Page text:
Whether you need to get a handle on Visual Basic (VB) 6 fundamentals or you’re already VB savvy and want to enhance your knowledge, you’ll find valuable information in Murach’s Visual Basic 6.
The book is written for people who are new to VB, yet it contains information that even VB professionals can use to complete a project. The first chapter provides a crash course for the novice user. Within a matter of a few pages, it explains how to build a simple program. As the book progresses, the lessons become much more advanced, from writing simple counting programs to developing complex database-driven software. Murach believes that once you finish the book, you will know VB 6 by heart.
Okay class; get ready for a pop quiz
The book includes a set of exercises at the end of each chapter to help reinforce what you’ve learned. For example, in the first chapter, you must build a calculator. The exercise for that chapter breaks down the information and provides step-by-step instructions to help you build the program from the ground up.
Each chapter also concludes by offering you an overview of what you have just accomplished, a summary of what you’ve learned, and what the next chapter will present. A list of “terms you should know” appears at the bottom of the page for reference.
My own experience with the book
Since the book claimed it was for novice users as well as pros, I decided to take its crash course to see if I could actually create a program. (I definitely qualify as a novice. My IT background includes Web development and end-user support, but I wouldn’t know a VB module from a breakpoint.) So I installed Microsoft’s VB 6 on my machine at work and then opened the book to the first page of chapter one.
As I read along, the book explained to me what forms and controls were and how I could use them together to start creating a program. It then explained that by using properties, methods, and events, I would be able to build a form and make the controls within it functional.
I was instructed to start VB 6 and to choose STANDARD.EXE from the New Project window that appeared when I clicked New. When VB loaded, I was presented with a blank form, a toolbox, a properties window, and a project explorer window. The book identified each window and explained its function.
The book then walked me through the process of adding controls to the form using the toolbox window and explained where I needed to put each textbox, button, and label so that my project would look exactly like the example.
Next, the book explained how to use the properties window with the form and directed me to change the values for several properties. Once I’d made those changes, I learned how to save my project and form and how to test the program. Sure enough, a little window popped up and there was my program. However, since there was nothing programmed into the software, it did not function.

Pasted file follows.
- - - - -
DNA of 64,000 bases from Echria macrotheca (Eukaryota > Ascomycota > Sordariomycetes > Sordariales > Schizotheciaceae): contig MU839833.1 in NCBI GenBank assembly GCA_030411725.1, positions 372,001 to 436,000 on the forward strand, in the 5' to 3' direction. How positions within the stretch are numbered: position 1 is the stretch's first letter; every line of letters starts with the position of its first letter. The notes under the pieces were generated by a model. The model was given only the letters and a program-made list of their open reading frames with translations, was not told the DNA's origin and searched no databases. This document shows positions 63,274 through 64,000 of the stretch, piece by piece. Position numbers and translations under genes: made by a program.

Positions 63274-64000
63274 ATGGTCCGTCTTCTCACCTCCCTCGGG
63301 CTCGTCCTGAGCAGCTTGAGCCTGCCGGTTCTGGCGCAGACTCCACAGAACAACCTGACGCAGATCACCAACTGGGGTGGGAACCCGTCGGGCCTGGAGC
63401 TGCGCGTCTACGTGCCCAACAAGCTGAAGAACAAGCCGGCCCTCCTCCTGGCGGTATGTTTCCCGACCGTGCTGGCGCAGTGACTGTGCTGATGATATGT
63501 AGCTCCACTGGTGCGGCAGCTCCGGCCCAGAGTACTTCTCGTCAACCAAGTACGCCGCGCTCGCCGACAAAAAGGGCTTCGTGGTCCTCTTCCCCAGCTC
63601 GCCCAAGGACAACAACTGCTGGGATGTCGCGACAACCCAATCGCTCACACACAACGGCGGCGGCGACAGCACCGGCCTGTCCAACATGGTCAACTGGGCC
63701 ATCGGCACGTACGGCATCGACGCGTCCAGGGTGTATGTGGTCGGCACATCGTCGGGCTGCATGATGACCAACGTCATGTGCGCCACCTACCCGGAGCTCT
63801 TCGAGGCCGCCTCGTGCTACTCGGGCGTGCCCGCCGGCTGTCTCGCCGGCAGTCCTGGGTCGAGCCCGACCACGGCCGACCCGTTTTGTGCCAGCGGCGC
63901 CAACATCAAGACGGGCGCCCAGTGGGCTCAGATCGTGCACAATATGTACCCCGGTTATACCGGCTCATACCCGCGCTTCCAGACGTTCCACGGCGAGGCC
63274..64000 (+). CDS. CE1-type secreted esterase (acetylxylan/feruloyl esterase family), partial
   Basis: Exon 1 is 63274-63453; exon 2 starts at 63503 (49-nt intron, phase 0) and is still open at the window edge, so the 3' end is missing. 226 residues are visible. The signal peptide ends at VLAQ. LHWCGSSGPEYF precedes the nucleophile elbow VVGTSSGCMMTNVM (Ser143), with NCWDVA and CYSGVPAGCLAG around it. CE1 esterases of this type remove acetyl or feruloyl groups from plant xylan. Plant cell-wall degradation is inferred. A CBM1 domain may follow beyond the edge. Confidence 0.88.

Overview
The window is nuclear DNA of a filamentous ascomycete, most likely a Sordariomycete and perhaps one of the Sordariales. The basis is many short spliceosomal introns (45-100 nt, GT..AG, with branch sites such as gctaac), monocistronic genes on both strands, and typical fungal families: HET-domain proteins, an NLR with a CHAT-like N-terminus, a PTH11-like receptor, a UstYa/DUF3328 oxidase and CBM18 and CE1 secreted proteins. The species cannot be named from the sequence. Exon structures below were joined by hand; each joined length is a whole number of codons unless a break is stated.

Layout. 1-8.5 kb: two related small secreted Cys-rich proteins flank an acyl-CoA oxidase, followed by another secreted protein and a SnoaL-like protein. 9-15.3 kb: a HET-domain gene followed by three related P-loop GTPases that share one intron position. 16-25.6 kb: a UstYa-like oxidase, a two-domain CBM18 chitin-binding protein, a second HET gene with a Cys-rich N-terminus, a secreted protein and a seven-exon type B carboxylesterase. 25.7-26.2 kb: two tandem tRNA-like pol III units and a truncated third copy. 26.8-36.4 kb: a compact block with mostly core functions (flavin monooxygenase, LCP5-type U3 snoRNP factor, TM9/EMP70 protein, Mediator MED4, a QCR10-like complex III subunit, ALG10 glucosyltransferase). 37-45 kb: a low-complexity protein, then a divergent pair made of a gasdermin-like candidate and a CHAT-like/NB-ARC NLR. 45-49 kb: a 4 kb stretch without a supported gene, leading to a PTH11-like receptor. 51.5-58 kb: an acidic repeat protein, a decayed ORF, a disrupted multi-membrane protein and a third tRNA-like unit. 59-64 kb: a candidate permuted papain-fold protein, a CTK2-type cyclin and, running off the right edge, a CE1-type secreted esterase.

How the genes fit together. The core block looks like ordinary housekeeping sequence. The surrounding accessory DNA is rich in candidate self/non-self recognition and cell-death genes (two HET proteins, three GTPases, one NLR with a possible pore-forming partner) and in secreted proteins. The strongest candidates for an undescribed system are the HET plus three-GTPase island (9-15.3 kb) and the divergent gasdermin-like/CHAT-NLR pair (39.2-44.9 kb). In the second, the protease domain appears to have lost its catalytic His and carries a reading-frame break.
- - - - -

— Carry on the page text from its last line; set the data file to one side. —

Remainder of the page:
For my next task, the book explained how to code an event procedure and introduced a few variables that I would be using in the process. The book supplied the necessary VB code for the program, and I plugged it in where it belonged. Finally, I saved the project and tested the program within VB—and it worked beautifully!
Once I had the program up and running, I read the book’s instructions on how to make an .EXE file and proceeded to make my new program into an executable file. You can see my creation in Figure A.
|I created this program from the ground up, thanks to Murach’s Visual Basic 6.|
The crash course in Murach’s Visual Basic 6 seems to have been very effective. The process of creating my application was straightforward, and the book did an excellent job of guiding me through each step while explaining the underlying concepts as I went along. The hands-on approach has given me a solid introduction to VB, and I'm confident that I’ll be able to build on those fundamentals as I develop my programming skills.
Since my experience with the language is limited, I can’t gauge the usefulness of the book for VB pros. I did, however, ask several of our TechRepublic developers whether they thought the book would be a worthwhile investment for someone already experienced in VB. They suggested that, although the book is not as robust on certain topics as some other books they’ve read, they would find it handy as a reference tool.
Toward the end, the book is tailored to someone already proficient in VB and requires a certain level of experience to understand the concepts. To get the most out of this book, I think you should follow it from beginning to end. By the time you get to the last page you will have arrived at a deeper understanding of VB.
Murach’s Visual Basic 6 by Ed Koop, Anne Prince, and Joel Murach617 pages; soft-coverPriced at $45; can be purchased through the Murach Web site.
Ed Engelking is a regular TechRepublic contributor and co-owner of UCANweb.com.Have you read Murach’s Visual Basic 6? What did you think of it? Have you read another VB book you’d recommend to your peers? Post a message below or send us a note.